Charalambos K Papastathis
Emeritus Professor of Ecclesiastical Law,
Department of Law,
Aristotle University of Thessaloniki
Charalambos Papastathis (1940-2012) was a Professor at the Aristotle University of Thessaloniki in Greece and was admitted as a member of the European Consortium for Church and State Research in 1990. He became its President in 1993 was an emeritus member since 2011. He organised the annual meeting in 1993 which addressed the legal status of religious minorities in Europe and was held in Thessaloniki. The Consortium dedicated the publication of the proceedings of its 2011 meeting (Oxford/United Kingdom) on religion and discrimination law in the European Union to Charalambos Papastathis. An appreciation of Professor Papastathis written by Mark Hill QC can be found below.
It was with great sadness that members of the European Consortium for Church and State Research received the news of the passing of Professor Charalambos Papastathis. One of the earliest members of the Consortium, assimilated during the course of the first gathering of the emergent Consortium in Milan and Parma in 1989, Professor Papastathis exuded the stature of elder statesman, but with a humility and lightness of touch which won him the affection of fellow members.
His personal contribution to the Consortium was considerable. He served as President in 1993, and was a Member of the Editorial Committee of its Law and Religion Studies series. He hosted the Consortium's annual meeting in Thesssloniki in 1993 under the title The Legal Status of Religious Minorities in the Countries of the European Union, which included a fascinating tour of Mount Athos. Invariably author of the definitive national report for Greece insuccessive Proceedings of the Consortium, Professor Papastathis' scholarship was meticulous: always thorough, balanced and authoritative.
Charalambos K Papastathis was born in 1940 in Thessaloniki, where he remained all his life, becoming Professor of Ecclesiastical Law at Aristotle University, and where he delighted in welcoming fellow enthusiasts for the study of law and religion. He started his academic career as Research-Assistant at the Centre for Byzantine Studies in 1966. He held a Master's Degree in Public Law, a Doctor of Philosophy (1978) and Habilitation (1982) in Ecclesiastical Law and Legal History. He conducted research as a graduate student and post-doctoral fellow in Rome, Prague, Sofia and Washington DC. He was also a practising lawyer at the Bar of Thessaloniki for more than twenty years.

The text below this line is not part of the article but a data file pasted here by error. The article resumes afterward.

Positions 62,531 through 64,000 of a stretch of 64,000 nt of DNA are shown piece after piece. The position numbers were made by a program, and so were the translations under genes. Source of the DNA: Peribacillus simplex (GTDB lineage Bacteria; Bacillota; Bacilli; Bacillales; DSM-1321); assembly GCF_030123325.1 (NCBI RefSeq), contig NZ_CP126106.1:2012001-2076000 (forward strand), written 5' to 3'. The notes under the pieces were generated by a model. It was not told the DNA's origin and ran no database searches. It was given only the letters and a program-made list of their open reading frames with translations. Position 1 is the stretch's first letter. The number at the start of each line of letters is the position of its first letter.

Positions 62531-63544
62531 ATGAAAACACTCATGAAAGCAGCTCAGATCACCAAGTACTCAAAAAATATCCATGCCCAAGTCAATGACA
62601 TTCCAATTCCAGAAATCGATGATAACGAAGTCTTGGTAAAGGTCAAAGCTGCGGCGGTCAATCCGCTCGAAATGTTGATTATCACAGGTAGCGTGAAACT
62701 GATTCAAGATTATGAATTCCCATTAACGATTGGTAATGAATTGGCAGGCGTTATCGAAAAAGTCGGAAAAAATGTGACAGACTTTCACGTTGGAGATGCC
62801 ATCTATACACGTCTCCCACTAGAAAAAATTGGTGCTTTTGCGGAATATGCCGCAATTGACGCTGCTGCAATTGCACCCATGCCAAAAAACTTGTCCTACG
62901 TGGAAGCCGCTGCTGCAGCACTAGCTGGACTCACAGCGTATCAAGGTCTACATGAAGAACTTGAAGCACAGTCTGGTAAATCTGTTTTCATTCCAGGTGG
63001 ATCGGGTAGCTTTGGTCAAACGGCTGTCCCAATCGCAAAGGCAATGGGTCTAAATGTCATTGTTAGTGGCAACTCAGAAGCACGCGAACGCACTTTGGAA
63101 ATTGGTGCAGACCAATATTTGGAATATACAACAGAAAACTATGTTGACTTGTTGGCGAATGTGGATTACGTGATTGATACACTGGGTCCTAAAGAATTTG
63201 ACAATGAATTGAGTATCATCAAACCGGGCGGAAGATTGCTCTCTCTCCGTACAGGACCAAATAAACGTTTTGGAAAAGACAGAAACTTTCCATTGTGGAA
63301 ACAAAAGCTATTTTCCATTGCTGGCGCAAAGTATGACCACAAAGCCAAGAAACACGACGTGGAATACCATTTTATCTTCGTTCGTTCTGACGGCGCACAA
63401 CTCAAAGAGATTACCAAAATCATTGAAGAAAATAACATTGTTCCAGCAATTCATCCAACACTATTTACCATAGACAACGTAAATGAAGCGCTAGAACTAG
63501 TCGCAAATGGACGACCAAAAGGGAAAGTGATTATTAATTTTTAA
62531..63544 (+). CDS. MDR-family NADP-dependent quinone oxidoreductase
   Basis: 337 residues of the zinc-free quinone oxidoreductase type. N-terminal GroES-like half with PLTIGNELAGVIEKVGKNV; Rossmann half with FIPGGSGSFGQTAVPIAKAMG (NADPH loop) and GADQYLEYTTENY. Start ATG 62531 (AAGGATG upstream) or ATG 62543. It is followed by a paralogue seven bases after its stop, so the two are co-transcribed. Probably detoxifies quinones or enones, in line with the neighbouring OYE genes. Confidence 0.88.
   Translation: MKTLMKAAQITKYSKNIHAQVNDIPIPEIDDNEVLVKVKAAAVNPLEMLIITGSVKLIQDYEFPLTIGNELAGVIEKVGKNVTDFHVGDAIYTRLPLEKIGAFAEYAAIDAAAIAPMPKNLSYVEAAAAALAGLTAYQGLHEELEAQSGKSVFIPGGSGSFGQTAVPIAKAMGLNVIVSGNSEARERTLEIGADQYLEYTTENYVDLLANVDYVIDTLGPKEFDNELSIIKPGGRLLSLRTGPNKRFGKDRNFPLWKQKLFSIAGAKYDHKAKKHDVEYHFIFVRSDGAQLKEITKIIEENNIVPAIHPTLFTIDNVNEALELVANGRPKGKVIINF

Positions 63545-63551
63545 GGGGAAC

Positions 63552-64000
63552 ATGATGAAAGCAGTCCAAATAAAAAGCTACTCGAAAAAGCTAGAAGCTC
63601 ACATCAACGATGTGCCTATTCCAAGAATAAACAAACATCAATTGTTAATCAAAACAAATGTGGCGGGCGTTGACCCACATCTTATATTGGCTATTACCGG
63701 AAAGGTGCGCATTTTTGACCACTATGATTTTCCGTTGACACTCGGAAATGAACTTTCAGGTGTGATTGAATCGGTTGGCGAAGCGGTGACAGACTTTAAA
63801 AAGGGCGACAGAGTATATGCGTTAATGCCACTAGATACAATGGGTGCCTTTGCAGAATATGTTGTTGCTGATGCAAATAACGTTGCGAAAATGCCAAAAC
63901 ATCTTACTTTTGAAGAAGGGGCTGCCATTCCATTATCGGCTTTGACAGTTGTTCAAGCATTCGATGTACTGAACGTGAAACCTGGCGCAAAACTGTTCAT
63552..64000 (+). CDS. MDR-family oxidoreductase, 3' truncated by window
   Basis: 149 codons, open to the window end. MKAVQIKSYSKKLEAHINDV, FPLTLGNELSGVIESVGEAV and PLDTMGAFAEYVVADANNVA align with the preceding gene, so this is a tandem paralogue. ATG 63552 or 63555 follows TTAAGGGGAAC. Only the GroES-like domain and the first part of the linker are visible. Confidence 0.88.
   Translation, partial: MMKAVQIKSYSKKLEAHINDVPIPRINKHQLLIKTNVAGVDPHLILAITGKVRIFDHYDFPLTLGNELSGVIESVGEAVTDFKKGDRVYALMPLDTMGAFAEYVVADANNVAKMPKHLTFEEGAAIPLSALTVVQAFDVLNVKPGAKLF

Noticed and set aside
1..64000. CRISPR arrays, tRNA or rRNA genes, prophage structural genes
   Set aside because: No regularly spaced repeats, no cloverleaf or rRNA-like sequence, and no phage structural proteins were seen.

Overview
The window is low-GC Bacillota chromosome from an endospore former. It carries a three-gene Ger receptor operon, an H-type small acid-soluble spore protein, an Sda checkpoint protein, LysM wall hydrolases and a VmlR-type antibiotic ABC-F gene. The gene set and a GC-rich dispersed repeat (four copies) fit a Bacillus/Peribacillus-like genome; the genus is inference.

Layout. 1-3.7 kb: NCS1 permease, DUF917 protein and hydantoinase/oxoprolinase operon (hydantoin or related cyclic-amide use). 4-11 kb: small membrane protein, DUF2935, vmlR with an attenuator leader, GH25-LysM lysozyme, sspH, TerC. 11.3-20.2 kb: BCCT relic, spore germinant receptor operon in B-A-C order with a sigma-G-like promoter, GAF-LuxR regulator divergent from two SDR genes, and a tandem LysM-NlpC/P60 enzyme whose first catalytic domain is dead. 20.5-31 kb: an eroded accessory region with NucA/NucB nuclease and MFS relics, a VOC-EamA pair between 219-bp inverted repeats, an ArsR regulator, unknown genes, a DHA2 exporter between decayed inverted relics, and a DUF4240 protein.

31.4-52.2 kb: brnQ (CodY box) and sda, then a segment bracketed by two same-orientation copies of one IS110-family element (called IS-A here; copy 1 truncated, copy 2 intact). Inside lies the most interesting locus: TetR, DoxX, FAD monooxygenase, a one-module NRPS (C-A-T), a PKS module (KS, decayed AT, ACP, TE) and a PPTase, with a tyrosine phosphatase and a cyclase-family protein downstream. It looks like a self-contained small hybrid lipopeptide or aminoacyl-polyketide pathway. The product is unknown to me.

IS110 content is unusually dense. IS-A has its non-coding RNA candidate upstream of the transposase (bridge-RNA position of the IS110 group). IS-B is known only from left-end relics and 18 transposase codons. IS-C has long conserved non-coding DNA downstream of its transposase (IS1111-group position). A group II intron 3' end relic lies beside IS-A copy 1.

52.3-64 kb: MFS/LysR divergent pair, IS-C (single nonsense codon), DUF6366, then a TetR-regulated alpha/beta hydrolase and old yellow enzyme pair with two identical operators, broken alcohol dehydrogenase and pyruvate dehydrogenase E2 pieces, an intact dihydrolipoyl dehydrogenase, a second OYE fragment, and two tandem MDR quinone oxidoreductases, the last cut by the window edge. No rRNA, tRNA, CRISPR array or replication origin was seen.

Professor Papastathis served on various editorial committees of scholarly reviews and journals. He authored nine books and more than one hundred and fifty papers in Greek and foreign journals, as well as in edited collections. In the field of ecclesiastical law, his main areas of research were church-state relations, religious freedom and the status of Mount Athos on which he was a renowned expert. He also authored books and papers on Byzantine-Slavic institutional relations and the legal history of the Balkans; on the Greek manuscripts preserved at the Ivan Dujcev Centre for Slavo-Byzantine Studies at the University of Sofia; and on modern and contemporary history of Thessaloniki and Macedonia.
Although he was firmly rooted in Thessaloniki, the academic reputation of Professor Papastathis was decidedly international. He was a visiting professor in various Greek and foreign universities. He was accorded the distinction of Archon Nomophylax of the Ecumenical Patriarchate of Constantinople and that of Great Logothetes of the Orthodox Patriarchate of Jerusalem. He was appointed Secretary General on Religious Affairs of the Ministry of Education and Cults (1986-87) and nominated as an Expert of the Office for Democratic Institutions and Human Rights (ODIHR) on matters of religious freedom in countries of Eastern Europe and Asia. He was awarded a PhD honoris causa by the Kliment Ohridski University in Sofia, appointed President of the National Archives of Greece and a member of the Governing Board of various scientific and cultural institutions. After his retirement in 2007, he was elected President of the Governing Board of the Institute for Balkan Studies in Thessaloniki.
Towards the end of his life, the Proceedings of the Consortium's 2011 Oxford Congress were dedicated to Professor Papastathis upon his becoming an emeritus member; sadly his intervening death meant that the reprint some months later could only bededicated to his memory. A big man in every way, Babis (as he was affectionately known by many) was able top fill a room with his presence, his personality, his laughter and his generosity. He was much loved by all who had the privilege of knowing him and he will be sadly missed, but will live on through the lasting scholarship of his published works. On behalf the entire Consortium, I extend condolences to his family, and to the many friends and colleagues whose lives he touched.
Professor Mark Hill QC
President, European Consortium for Church and State Research